Money & Me: 'We're not going out and we're not spending'
Entrepreneur and comedian Sonja Allen says her comedy show business has been 'massively' affected by the pandemic
Sonja Allen founded Dubai-based live comedy and events company Big Fish Entertainments in 2018. The second youngest of nine children, including seven older brothers, she was a professional dancer in the UK, Japan and on cruise ships until an ankle injury forced a career change into publishing. A family tragedy then led her to become a professional comedian in 1998. Five years ago, Ms Allen, 49, moved to Dubai when her husband David landed an air-traffic controller role. They live in Arabian Ranches with their two sons, aged 9 and 10.
How did your upbringing shape your attitude towards money?
We lived in a four bedroom council house, 11 of us. Dad was in the merchant navy. It was tough with a lot of mouths to feed. We didn’t have a lot of money. I remember going to school once and mum had cut the toes out of my shoes because they couldn’t afford another pair.
Mum and dad went into the pub trade when I was about 13 and the older ones had fled the nest. Fortunes improved and my younger brother and I benefited, but mum and dad instilled the value of money. We were never given pocket money – we had to earn it. When I got my first car, dad made me save and he paid for insurance. He never told me he was going to do that – he wanted to see if I would save.
Everyone says I’ll never be a millionaire because I’m too generous.
How much were you paid in your first job?
Every day, we used to do the ‘bottling up’, getting empty bottles into the crates and then filling the [pub] shelves. We were paid £5 (Dh23) a week.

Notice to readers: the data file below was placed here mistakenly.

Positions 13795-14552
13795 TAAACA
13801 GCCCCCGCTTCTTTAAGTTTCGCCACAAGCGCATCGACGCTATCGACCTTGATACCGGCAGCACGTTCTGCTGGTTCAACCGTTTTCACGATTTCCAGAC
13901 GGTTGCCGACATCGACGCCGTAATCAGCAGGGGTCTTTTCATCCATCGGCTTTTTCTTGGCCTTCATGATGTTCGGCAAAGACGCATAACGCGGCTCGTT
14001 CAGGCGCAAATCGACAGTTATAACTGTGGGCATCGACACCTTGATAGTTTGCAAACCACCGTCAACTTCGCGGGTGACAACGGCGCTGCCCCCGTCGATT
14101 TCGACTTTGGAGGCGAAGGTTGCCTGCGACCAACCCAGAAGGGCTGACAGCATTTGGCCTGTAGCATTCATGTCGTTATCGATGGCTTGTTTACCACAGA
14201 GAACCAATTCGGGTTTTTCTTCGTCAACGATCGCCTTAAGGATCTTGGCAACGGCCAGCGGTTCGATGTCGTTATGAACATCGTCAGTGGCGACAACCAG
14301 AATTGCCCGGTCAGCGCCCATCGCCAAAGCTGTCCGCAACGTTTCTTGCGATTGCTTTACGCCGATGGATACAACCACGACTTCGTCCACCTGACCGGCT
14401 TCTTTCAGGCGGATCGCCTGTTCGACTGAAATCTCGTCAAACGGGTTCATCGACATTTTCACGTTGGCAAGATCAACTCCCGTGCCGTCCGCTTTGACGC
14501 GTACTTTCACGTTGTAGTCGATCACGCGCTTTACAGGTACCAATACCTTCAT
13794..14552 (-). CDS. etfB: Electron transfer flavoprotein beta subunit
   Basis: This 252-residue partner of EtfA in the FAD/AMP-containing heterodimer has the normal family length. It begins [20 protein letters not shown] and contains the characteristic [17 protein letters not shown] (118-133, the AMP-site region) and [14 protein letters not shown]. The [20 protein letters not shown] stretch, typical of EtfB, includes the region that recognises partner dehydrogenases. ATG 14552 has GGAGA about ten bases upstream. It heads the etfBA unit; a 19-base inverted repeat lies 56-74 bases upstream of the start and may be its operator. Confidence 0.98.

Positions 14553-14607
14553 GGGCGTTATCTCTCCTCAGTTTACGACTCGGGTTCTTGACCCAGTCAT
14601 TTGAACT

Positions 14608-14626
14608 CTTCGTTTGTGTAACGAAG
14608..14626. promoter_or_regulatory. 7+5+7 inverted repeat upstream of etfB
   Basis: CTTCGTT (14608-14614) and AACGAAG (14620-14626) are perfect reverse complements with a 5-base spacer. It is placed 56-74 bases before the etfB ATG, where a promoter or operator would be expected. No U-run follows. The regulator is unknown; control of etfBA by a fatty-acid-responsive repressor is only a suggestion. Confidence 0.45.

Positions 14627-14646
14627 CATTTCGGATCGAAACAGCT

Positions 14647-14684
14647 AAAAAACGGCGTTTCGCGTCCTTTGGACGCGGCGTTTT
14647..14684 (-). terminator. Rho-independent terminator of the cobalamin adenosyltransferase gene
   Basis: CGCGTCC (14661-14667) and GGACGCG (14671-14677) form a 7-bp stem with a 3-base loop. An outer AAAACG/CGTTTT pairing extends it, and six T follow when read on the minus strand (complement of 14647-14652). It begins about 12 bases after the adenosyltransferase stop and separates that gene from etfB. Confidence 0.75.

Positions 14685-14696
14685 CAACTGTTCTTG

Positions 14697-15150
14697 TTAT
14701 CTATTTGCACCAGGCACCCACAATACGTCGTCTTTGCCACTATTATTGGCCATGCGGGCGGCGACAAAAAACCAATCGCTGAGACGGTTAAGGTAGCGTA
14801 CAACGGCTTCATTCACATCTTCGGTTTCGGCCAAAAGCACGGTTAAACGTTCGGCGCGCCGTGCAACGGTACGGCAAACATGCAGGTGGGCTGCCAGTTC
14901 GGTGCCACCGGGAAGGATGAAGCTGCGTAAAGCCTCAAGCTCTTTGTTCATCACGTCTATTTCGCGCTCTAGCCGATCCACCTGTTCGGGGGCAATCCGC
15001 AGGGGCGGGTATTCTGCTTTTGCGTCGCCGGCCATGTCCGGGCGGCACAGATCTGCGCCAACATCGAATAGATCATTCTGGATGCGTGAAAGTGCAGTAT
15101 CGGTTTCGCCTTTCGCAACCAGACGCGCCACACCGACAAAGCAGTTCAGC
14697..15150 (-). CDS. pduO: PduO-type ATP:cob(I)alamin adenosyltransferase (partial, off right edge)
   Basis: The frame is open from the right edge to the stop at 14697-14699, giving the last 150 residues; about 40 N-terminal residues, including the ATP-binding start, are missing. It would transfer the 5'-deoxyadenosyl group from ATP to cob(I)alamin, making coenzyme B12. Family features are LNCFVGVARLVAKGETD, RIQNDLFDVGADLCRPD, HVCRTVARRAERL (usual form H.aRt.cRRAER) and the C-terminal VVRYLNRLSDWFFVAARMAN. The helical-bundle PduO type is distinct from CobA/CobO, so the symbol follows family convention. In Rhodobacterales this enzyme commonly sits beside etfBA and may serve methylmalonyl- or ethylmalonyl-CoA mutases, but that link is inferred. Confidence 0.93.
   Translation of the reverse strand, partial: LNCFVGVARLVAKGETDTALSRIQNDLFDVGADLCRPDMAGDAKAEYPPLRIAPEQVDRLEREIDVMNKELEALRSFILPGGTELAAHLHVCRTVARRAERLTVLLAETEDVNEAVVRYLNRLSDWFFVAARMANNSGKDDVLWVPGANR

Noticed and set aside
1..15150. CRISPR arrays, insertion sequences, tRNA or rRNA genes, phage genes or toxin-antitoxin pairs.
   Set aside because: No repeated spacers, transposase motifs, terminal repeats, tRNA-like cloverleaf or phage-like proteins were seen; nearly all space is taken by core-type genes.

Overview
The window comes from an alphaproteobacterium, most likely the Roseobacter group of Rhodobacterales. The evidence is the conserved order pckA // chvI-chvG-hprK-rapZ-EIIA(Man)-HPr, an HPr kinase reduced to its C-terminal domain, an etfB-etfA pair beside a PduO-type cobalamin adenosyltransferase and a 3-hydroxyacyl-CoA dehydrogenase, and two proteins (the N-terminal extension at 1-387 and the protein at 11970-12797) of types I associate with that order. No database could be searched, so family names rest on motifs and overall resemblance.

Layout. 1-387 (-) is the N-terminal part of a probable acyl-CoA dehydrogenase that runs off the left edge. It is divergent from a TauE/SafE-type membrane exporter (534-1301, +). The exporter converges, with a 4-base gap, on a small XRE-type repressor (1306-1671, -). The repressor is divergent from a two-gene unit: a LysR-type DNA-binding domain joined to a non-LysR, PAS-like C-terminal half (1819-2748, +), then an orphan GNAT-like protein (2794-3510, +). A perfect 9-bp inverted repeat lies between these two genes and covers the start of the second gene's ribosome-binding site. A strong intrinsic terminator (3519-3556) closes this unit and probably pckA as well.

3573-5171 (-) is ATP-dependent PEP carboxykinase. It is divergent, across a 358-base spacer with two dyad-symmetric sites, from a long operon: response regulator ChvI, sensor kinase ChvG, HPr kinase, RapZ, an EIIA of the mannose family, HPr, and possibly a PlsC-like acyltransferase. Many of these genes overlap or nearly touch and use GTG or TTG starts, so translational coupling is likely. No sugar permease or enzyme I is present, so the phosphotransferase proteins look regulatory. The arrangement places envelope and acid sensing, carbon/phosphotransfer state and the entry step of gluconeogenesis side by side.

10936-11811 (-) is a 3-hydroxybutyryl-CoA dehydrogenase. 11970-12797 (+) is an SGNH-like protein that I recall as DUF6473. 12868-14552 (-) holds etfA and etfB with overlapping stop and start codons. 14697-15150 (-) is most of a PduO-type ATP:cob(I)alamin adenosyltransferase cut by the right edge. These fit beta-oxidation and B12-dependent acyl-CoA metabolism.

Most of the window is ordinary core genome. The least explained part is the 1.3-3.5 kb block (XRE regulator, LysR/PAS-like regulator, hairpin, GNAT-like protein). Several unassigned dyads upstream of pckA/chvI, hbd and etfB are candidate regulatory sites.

My first adult job was as a holiday camp dancer in Blackpool in the late ‘80s. I was 16, doing shows and calling bingo, for £56 a week. I went from there to Japan as a dancer and used to send money home every month, that’s where I started thinking ‘I like this saving lark’. If I didn’t have it there, I wouldn’t spend it.
How did you become a professional comedian?
My brother Michael was a comedian, just breaking into the big time, being looked at to host TV shows and I used to do writing for him. Then in 1995 he died of a massive heart attack, only 34 years old. It was devastating. I left my job, sold the house, bought a PA system and went out and did showcases – I knew two gags and three songs.
Was it tough to make a living?
It takes a while to get going. I was terrible at first; I’d do a gig and after 20 minutes they’d go ‘you’re no good, there’s your money, go home’ … any comedian will have stories like that. That taught me to never stop listening or learning and ‘don’t chase the stardom, chase the work’. As long as you’re working on a regular basis, you’re a good comic. I was working six/seven nights a week, earning a very good living.
When I could regularly pay my bills was a huge milestone. I would hate to go back to worrying how I’m going to pay for something, where you can’t sleep because you don’t know where your next gig’s coming from.
How did Big Fish Entertainments happen?
I went with friends to watch a Dubai comedy show. They set me up, got me up out of the audience without warning. I hadn’t been on stage for four years, but did about 20 minutes and started getting my mojo back.